• Bob Strawn

    I love D2 but for a leather worker I would advise 01. O1 will hold an edge with a very low angle blade and is one of the easiest metals to sharpen. It almost wants to be sharpened! As a result it is ideal for leatherworkers who like to strop constantly to keep their blade at their constant sharpest. D2 will hold and edge longer and is tougher for serious wear, but I have not been impressed with it at low angles and takes a bit more to sharpen. For a travel knife, the D2 is probably much much better, especially as it is not as prone to rust as O1 is.

    I ended up using osage orange for mine, but I love the choice of mastodon tusk. I tend to avoid rare materials, but since mastodon tusk does not endanger any rare trees or animals, I love it!

    Bob

  • Bill Foote

    Hi Bob,
    Thanks for the reply. One more question. I will be making one head knife w/D2 & one w/O1. 3/32″ x 5″ ordered, but the knife will be 4.5″ unless the user changes his mind soon. Would you advise an infinity grind (“V”) holding edge up against the wheel direction while grinding, or a convex (apple seed) grind. I have a Bader III with a slack belt area by taking the flat platen off, or the longer slack belt area on top, with the edge pointing in the direction of the belt travel (like the first step when I sharpen a knife). For accuracy I thought an angled work rest with a pin, and drill a hole at the pivot point, hopefully under the brass bolster of the handle.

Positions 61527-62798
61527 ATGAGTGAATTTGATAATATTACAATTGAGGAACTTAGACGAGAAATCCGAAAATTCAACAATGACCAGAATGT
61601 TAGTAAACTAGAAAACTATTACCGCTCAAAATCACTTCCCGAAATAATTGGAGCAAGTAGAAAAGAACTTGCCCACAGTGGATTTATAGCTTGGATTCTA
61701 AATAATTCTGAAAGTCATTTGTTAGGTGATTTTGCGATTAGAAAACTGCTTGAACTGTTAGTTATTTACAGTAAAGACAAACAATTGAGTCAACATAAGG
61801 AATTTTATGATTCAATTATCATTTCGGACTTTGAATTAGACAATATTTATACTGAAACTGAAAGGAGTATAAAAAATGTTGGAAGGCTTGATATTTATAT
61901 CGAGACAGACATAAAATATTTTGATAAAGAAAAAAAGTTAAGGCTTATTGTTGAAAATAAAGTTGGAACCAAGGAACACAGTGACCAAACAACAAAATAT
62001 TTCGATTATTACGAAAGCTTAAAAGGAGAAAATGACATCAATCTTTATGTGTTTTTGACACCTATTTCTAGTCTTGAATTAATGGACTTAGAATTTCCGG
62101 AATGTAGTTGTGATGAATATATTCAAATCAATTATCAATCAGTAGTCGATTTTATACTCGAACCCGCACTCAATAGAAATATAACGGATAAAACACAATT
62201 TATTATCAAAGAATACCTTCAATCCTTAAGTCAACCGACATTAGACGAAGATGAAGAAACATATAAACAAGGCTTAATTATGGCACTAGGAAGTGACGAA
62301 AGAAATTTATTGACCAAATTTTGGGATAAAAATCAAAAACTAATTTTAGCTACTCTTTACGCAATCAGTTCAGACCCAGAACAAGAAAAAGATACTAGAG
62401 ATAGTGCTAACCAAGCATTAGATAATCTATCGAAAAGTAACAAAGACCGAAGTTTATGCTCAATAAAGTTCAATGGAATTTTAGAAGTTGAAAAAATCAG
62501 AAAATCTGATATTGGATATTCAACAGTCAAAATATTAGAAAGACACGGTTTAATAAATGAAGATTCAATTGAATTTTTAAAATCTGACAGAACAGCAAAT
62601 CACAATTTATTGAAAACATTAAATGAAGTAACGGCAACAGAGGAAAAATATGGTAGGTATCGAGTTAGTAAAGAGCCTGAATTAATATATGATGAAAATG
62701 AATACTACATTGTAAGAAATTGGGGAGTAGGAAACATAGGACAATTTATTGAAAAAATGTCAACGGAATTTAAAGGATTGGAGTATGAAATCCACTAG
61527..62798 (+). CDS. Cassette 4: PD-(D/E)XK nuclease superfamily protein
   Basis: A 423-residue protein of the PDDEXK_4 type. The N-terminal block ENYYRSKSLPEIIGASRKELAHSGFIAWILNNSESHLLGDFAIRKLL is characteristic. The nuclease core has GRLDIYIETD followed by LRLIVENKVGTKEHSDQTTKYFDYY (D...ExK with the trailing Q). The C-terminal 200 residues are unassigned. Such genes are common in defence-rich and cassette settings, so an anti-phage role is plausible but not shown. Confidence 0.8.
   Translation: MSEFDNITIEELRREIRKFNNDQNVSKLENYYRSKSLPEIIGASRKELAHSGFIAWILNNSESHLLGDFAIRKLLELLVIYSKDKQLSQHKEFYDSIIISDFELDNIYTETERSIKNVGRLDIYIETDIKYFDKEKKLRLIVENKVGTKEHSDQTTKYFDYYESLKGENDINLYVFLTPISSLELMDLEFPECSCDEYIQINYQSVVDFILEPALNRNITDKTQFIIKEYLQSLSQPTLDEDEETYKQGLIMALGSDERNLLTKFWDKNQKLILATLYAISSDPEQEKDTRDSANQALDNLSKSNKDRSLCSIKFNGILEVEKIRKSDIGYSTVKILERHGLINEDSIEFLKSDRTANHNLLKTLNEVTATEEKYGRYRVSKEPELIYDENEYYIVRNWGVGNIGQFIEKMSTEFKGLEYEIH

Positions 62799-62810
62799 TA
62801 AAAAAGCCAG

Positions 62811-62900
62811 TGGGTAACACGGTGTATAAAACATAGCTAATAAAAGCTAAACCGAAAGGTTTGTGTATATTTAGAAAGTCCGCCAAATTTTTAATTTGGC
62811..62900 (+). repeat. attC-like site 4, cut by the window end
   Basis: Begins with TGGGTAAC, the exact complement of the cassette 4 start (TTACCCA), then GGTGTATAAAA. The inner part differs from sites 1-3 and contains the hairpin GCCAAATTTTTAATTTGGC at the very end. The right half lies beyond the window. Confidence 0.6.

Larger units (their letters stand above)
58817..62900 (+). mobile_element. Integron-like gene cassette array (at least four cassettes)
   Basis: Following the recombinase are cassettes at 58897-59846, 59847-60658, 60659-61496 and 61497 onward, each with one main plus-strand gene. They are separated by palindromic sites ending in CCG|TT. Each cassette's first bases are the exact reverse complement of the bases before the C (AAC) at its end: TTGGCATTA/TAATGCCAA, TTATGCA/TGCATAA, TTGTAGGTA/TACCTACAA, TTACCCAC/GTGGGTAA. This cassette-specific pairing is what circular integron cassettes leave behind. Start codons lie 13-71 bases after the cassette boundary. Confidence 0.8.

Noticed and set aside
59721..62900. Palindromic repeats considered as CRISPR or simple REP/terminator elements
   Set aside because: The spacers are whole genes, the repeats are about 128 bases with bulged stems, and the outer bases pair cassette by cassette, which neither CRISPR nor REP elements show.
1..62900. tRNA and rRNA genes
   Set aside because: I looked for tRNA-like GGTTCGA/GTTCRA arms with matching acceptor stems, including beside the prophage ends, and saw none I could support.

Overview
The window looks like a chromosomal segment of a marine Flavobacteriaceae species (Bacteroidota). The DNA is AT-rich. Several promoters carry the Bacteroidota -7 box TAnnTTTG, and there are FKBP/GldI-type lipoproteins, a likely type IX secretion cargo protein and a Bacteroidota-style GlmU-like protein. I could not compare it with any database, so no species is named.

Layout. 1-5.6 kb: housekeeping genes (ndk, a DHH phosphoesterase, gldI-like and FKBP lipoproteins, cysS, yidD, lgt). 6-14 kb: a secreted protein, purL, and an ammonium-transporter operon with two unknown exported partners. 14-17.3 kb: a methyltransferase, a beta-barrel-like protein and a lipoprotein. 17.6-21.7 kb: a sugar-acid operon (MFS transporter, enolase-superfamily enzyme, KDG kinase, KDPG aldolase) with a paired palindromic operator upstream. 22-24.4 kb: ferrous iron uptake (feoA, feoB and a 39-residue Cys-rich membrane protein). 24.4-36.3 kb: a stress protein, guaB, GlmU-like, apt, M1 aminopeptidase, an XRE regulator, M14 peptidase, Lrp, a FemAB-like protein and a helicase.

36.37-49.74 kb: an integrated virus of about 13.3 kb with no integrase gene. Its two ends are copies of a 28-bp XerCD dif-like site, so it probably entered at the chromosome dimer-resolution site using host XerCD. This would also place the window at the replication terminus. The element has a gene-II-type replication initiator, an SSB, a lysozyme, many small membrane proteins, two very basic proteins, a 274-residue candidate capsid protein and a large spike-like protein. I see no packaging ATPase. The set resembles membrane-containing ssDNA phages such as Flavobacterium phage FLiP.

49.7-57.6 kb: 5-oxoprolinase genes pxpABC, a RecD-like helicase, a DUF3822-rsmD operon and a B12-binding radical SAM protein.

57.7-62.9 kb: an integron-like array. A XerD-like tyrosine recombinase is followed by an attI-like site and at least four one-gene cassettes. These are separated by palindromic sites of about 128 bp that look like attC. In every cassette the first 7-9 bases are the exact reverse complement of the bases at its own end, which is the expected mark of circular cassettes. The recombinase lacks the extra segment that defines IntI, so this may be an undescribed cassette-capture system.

If D2 will hold an edge a long time, which is what he prefers, a convex bevel would work well, but I would have to sharpen it for him occasionally, depending on how much he strops it, preferably before every use.
    Thanks For the Help!, I’ve never ground a head/round/ulu knife and want the whole 180* to be uniform.
    One of them will have one side dropping down 3/4″ and sharpened inside to be used as a pull or draw knife.
    Bill

  • Bob Strawn

    If you go to my article on making a LeatherWorkers Tool Holster You can see the one I kept for myself. If you are making a few, then here are a few tips that will save you a lot of work.